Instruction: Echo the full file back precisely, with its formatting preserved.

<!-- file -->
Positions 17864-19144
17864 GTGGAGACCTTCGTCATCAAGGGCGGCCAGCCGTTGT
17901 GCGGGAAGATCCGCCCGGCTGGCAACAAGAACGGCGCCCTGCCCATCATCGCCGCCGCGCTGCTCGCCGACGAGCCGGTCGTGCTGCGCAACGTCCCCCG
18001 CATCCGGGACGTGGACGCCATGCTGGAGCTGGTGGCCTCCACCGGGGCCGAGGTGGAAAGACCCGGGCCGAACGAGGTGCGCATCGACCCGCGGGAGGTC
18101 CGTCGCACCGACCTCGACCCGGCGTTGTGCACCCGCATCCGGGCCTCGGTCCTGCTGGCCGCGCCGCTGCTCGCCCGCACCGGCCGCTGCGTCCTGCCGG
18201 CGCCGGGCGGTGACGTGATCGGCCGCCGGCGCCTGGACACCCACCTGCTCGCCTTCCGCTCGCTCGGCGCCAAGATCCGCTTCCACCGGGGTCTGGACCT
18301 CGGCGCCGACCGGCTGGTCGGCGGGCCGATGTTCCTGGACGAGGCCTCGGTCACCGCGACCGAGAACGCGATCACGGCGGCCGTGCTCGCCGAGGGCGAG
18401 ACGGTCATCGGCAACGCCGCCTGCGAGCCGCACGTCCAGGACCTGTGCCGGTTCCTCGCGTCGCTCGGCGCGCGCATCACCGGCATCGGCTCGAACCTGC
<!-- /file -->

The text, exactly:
Positions 17864-19144
17864 GTGGAGACCTTCGTCATCAAGGGCGGCCAGCCGTTGT
17901 GCGGGAAGATCCGCCCGGCTGGCAACAAGAACGGCGCCCTGCCCATCATCGCCGCCGCGCTGCTCGCCGACGAGCCGGTCGTGCTGCGCAACGTCCCCCG
18001 CATCCGGGACGTGGACGCCATGCTGGAGCTGGTGGCCTCCACCGGGGCCGAGGTGGAAAGACCCGGGCCGAACGAGGTGCGCATCGACCCGCGGGAGGTC
18101 CGTCGCACCGACCTCGACCCGGCGTTGTGCACCCGCATCCGGGCCTCGGTCCTGCTGGCCGCGCCGCTGCTCGCCCGCACCGGCCGCTGCGTCCTGCCGG
18201 CGCCGGGCGGTGACGTGATCGGCCGCCGGCGCCTGGACACCCACCTGCTCGCCTTCCGCTCGCTCGGCGCCAAGATCCGCTTCCACCGGGGTCTGGACCT
18301 CGGCGCCGACCGGCTGGTCGGCGGGCCGATGTTCCTGGACGAGGCCTCGGTCACCGCGACCGAGAACGCGATCACGGCGGCCGTGCTCGCCGAGGGCGAG
18401 ACGGTCATCGGCAACGCCGCCTGCGAGCCGCACGTCCAGGACCTGTGCCGGTTCCTCGCGTCGCTCGGCGCGCGCATCACCGGCATCGGCTCGAACCTGC